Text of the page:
Medically Reviewed by Zilpah Sheikh, MD on September 29, 2023
Treatments That Work

Treatments That Work


It's a myth that relaxing or "giving it time" will overcome infertility. It's a medical problem that can often be treated. Worldwide, more than 3 million babies have been born through in vitro fertilization, or IVF. Other treatments are successful, too. For at least half the couples who seek help, the woman gets pregnant.

Spot the Signs

Spot the Signs


Most couples should visit a doctor after a year of trying to have a baby without success. If you're a woman over 35 or you have an irregular menstrual cycle -- and you've been trying to get pregnant for 6 months -- see a doctor as soon as possible. Your partner should, too.

Common Problems in Men

Common Problems in Men


If you're a guy, some of the things that could make it hard for your partner to get pregnant are:

  • Low sperm count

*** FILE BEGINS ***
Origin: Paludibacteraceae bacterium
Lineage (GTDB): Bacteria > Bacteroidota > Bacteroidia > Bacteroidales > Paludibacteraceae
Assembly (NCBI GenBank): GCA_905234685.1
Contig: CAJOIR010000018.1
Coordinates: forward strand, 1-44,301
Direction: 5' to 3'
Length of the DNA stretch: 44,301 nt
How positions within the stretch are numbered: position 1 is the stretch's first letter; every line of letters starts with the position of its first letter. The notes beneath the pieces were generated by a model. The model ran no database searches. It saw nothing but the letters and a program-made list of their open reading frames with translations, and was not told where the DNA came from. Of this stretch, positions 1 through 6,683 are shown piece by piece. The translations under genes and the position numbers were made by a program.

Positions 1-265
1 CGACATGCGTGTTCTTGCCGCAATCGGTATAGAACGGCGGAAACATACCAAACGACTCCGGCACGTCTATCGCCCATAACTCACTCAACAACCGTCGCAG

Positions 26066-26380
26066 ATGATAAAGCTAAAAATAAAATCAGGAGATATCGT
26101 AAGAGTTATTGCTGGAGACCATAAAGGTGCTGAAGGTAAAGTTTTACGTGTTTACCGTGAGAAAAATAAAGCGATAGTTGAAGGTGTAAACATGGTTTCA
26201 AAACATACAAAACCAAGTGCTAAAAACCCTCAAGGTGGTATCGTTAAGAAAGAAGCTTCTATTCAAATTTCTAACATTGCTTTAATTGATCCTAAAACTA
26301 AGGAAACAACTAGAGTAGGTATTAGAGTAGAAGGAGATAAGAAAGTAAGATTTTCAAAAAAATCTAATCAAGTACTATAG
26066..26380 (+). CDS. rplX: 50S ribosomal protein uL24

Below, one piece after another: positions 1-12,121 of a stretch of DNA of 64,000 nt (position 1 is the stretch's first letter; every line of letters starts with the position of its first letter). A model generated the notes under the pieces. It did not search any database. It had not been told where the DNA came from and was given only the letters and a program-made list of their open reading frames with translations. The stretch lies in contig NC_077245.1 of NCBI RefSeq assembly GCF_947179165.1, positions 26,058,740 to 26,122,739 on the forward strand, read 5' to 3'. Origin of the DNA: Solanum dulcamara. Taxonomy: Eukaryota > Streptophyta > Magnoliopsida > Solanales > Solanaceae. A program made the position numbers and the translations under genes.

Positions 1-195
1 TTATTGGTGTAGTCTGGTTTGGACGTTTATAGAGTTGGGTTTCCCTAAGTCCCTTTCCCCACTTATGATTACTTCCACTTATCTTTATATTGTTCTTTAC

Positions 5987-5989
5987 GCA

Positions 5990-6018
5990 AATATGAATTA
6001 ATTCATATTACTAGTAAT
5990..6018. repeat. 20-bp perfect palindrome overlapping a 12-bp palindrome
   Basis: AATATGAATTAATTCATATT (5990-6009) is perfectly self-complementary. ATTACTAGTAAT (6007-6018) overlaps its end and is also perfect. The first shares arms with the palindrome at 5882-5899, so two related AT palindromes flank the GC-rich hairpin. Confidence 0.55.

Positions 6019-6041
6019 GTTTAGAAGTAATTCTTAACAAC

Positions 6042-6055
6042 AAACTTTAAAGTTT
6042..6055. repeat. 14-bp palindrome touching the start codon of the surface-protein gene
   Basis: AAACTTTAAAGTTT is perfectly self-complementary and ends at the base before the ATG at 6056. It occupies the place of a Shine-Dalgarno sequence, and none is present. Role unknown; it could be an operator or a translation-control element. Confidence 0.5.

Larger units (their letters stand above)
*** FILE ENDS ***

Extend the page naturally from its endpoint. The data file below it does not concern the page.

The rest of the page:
• Poor sperm movement
  • Misshaped sperm
  • Blocked sperm ducts
Top Reasons in Women

Top Reasons in Women


The most common problems are:

  • Ovaries that don't release eggs regularly
  • Blocked fallopian tubes
  • Problems in your cervix or uterus
Time and Tracking

Time and Tracking


Sometimes, timing is the main challenge when you want to get pregnant. Try an at-home ovulation test that predicts the best days to have sex. It spots a rise in hormones before your ovaries release an egg. You may need to take the test again over several days.

Ovulation Problems?

Ovulation Problems?


Medicine can help if you don't "ovulate" -- release an egg from your ovaries -- normally. The most common medication choice is clomiphene (Clomid) About 30%-40% of women who take it will get pregnant, usually within three cycles. Be aware that you're more likely to get pregnant with twins (or more!) because it makes your ovaries release more than one egg at a time.


Injectable Hormones

Injectable Hormones